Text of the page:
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Beagle Aviation
Basset B.206/CC1

Liaison and Communication Aircraft

Royal Air Force
Royal Air Force Transport Command
Northolt 1970

Airfix Models

This model added to on February 6, 2009
Beagle B.206 Bassett by Airfix
The B.206 Basset was a British twin-engine liaison and communication aircraft built in the 1960s by Beagle Aircraft Limited at Shoreham Airport and Rearsby Aerodrome.
Beagle B.206 Bassett by Airfix
It was powered by two Rolls Royce/Continental GIO-470 six cylinder horizontally-opposed engines giving it a maximum speed of 220 mph and a range of 1,645 miles.
Beagle B.206 Bassett by Airfix
The Basset carried as much radio equipment as a large airliner in order to fulfil the requirement of positioning V-bomber crews.
Beagle B.206 Bassett by Airfix
Up to eight persons could be carried in the relatively large cabin compartment.
Beagle B.206 Bassett by Airfix
Airfix did a fair job of representing the Beagle. It looks accurate when comparing to photos although either the nose strut should be longer or the main gear shorter so it sits on the ground at a slight tail-down angle. I didn't feel like messing with it although I don't think it would be difficult to fix.
Beagle B.206 Bassett by Airfix
Raised panel detail and extra thick transparent parts are typical for a kit produced in the 1960s. I replaced the side windows with crystal clear tape and coated the windscreen with Future floor wax to make it appear thinner.
Beagle B.206 Bassett by Airfix
Using 40 year old decals was nerve racking, I was surprised they worked at all. I ended up using diluted lacquer thinner to soften them up once they were in place.
Beagle B.206 Bassett by Airfix
This was a very fun build, if for no other reason than being able to take a rare kit out it's box and build it - rendering it valuable to no one but myself.

Beagle B.206 Bassett by Airfix
Kit: Airfix # 255

Scale: 1/72

To my knowledge this is the only Basset kit in any scale and it has been out of production for decades which gives it a very high collector value. I was fortunate to purchase this kit on eBay for around $15.00 (US).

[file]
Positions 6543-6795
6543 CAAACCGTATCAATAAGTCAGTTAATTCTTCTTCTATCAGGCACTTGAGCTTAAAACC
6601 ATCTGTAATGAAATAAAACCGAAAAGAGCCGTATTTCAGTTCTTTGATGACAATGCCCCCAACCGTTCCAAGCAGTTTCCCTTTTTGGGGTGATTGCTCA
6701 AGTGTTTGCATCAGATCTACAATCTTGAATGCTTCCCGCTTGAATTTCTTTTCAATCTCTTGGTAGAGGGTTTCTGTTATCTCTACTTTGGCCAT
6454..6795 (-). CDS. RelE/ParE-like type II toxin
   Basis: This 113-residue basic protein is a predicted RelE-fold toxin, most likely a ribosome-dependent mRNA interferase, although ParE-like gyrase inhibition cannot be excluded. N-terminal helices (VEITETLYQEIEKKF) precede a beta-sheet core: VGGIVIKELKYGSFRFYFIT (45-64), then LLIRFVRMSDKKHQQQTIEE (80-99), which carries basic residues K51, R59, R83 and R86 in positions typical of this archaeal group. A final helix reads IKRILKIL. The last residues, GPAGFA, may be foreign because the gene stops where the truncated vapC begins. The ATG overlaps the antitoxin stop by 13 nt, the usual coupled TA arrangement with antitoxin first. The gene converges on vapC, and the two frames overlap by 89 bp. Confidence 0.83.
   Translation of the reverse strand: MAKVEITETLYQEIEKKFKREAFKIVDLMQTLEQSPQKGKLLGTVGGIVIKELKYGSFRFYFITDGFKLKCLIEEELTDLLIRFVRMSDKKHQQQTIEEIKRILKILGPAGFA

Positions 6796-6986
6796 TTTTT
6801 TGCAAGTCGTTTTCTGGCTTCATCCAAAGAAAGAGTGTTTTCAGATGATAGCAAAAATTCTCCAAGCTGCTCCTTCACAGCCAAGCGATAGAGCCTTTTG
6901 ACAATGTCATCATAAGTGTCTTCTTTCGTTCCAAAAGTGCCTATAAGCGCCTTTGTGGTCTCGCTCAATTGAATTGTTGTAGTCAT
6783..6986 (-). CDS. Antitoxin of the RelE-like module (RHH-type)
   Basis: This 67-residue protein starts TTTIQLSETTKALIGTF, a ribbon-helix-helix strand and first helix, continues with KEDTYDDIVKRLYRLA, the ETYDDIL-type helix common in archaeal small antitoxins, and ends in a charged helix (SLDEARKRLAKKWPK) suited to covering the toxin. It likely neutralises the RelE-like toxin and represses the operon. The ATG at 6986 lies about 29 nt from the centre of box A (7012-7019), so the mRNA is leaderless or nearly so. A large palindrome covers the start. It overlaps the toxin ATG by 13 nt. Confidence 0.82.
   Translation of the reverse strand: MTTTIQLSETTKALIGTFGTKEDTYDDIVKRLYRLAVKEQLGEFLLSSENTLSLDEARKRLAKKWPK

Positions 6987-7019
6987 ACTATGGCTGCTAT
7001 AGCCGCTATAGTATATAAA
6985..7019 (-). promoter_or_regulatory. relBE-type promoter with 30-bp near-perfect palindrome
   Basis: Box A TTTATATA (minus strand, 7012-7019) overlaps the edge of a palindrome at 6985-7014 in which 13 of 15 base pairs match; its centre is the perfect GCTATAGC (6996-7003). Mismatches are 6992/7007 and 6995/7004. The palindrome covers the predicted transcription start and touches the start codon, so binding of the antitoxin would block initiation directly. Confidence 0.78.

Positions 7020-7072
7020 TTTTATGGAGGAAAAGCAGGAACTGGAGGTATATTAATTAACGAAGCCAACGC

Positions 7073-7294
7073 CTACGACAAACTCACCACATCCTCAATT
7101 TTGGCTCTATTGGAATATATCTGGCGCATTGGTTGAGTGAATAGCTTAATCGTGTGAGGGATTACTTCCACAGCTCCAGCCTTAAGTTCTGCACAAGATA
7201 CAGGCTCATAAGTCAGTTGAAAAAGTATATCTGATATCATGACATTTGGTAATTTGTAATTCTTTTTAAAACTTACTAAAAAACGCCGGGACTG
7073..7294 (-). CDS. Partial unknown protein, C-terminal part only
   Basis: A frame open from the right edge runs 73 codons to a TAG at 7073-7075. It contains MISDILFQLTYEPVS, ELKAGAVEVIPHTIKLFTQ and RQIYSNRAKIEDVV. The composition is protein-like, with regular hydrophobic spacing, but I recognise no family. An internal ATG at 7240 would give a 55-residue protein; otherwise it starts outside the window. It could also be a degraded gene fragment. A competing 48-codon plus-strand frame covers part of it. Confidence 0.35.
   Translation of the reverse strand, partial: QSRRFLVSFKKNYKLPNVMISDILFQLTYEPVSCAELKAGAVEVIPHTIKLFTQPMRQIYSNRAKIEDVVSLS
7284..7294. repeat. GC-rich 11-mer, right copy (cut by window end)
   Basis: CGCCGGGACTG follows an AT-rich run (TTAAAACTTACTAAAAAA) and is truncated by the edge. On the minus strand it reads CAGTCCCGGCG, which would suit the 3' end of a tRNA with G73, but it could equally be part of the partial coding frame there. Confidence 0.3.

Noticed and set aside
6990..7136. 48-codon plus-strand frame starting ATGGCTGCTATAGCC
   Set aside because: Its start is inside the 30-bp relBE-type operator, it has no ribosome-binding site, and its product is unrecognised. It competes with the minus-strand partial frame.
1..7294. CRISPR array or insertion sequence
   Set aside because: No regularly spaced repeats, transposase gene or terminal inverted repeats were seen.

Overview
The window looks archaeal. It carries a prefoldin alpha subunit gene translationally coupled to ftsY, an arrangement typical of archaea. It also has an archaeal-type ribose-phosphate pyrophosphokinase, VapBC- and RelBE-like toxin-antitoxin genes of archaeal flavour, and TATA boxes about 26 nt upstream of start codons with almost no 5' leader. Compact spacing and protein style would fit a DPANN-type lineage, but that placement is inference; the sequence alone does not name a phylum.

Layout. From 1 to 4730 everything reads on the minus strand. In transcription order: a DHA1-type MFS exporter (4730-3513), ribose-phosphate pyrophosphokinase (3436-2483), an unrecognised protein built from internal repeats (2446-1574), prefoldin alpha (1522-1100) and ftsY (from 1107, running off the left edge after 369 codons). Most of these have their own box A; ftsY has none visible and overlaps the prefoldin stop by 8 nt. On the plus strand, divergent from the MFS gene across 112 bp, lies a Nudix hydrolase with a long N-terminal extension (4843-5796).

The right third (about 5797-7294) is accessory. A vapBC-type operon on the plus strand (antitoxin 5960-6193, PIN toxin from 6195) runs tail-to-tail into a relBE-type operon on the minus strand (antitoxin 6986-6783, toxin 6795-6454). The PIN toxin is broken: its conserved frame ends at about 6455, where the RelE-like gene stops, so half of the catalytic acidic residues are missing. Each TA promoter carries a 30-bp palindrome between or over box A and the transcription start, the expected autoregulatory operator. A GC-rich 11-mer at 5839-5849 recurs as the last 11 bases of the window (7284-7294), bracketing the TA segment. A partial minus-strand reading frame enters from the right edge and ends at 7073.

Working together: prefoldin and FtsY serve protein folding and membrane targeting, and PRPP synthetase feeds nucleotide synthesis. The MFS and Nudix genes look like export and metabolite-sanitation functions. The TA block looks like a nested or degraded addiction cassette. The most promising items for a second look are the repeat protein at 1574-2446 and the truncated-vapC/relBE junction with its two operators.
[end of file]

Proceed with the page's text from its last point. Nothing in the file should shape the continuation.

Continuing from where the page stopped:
The kit consists of 47 parts molded in silver/gray and clear, one decal sheet and single page instruction sheet.

All panel and rivet detail is raised and relatively fine for a kit molded in 1968. Cockpit detail is sparse and a couple of infamous Airfix "statue pilots" are included. The transparent parts are clear but extremely thick, making your own replacement parts would be a huge improvement.

The landing gear detail is simplified but adequate but there is no wheel bay detail at all. I used the main struts but replaced the main wheels with spares from my parts box.

I added a few lead fishing weights in the nose so it wouldn't be a tail sitter.

Assembly is easy and although the detailing is a bit soft, it's really not that bad considering when it was produced.


Decals are provided for XS766, XS768 or XS769 of the Royal Air Force Transport Command. My decals had yellowed so I tried the suggestion of placing them in direct sunlight for a month, the theory is that ultra-violet light would whiten them. It appears to have helped a bit but not completely.

I used strips of masking tape to create seat harnesses. Crystal-Clear Packaging Tape was used for the side windows since the provided parts would be nearly a scale foot thick.

Easy to build, fun to display and talk about, if you can get one for a reasonable price do it.

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